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Building a…

Field Artillery Traveling Forge

for US Army 1849-1865

Three members of Taylor’s Battery have taken on the challenge of building a Traveling Forge, sometimes referred to as a “Battery Forge”. Steve, Jason, & Mike. The first step was buying 2nd hand wagon wheels in 2004 from another local artillery group. Construction of the carriage components started February 2005, the first being the Axle and Coal Box. We are all located west of Chicago Illinois along the Fox River.

To give an idea of what is involved in building one, I'm told it equals the amount of work of making 3 or 4 gun carriages. The large box attached to the carriage is the Bellows House. It contains a double chambered Great Bellows. The small box on the rear is to store coal. The pan in the front is the hearth of the forge. At this time we do not plan to build the limber carriage (the front two wheeled part that the 6 horses would get attached to). We estimate it will probably take us 2 years between our jobs, family, and reenacting of course, to get the forge complete enough to where we can bring it to events.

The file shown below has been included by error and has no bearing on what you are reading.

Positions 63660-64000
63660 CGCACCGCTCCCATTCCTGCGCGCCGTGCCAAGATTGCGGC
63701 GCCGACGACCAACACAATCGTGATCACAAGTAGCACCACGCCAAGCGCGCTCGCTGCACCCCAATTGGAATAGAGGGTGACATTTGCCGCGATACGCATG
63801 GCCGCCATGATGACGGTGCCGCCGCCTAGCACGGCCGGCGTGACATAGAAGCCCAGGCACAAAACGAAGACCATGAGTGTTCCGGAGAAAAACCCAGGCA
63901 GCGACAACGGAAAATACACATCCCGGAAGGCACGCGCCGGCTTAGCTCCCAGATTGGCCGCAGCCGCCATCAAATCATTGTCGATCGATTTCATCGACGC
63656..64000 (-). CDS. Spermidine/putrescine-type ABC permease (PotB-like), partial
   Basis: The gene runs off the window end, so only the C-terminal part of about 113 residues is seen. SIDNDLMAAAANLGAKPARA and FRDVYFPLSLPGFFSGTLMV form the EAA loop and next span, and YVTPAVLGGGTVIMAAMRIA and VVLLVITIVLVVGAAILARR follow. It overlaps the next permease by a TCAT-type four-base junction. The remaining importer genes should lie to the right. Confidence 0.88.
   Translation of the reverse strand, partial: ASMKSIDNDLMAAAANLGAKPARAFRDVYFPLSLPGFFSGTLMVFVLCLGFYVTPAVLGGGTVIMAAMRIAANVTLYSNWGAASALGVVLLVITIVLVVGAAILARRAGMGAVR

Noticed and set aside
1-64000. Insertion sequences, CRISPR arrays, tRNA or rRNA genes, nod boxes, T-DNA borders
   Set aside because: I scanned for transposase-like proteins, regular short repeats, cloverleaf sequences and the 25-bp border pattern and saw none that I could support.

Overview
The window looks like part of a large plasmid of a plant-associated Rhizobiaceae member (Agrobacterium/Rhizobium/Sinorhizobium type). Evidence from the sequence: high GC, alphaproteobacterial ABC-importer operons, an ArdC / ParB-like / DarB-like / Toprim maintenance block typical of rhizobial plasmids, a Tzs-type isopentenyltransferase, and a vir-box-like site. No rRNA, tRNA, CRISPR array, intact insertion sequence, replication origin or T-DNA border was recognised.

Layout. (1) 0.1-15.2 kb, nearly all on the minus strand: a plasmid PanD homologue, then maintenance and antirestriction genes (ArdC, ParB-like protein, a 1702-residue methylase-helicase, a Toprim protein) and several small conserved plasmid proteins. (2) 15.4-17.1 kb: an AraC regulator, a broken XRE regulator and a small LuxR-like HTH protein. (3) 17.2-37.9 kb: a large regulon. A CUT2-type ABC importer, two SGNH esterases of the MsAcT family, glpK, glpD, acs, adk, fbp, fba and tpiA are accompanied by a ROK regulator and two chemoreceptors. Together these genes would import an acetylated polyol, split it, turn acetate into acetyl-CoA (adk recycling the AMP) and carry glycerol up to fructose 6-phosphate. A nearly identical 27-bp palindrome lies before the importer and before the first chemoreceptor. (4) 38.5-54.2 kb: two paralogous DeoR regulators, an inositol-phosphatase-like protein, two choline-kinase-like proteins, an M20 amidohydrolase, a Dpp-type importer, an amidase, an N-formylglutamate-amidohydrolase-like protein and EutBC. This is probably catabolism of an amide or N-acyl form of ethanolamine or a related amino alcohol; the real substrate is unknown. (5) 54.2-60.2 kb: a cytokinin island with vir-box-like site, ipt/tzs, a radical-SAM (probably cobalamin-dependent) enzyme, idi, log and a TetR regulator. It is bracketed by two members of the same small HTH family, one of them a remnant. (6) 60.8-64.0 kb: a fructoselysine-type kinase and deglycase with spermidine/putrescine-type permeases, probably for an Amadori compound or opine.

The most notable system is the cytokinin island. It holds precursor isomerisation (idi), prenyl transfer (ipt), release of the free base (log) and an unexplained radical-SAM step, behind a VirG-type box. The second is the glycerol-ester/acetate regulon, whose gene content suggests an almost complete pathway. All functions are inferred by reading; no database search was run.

During the American Civil War 1861-1865 one of these was issued to each 6 gun battery and cavalry troop. The forges were portable blacksmith shops intended to keep all the carriages of the battery operating and the horses shoed. Each battery typically has six "Artificers" which were the tradesmen needed to work on the company equipment, primarily were blacksmiths and carpenters.

This is not ours! Some day this picture will be replaced by one of the forge we are making. This one belonges to Wayne Hensen and 2nd Illinois Light Artillery, Battery G. This photo was taken at an event in
Greenbush Wisconsin, October 2004.

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Last updated: October 4, 2006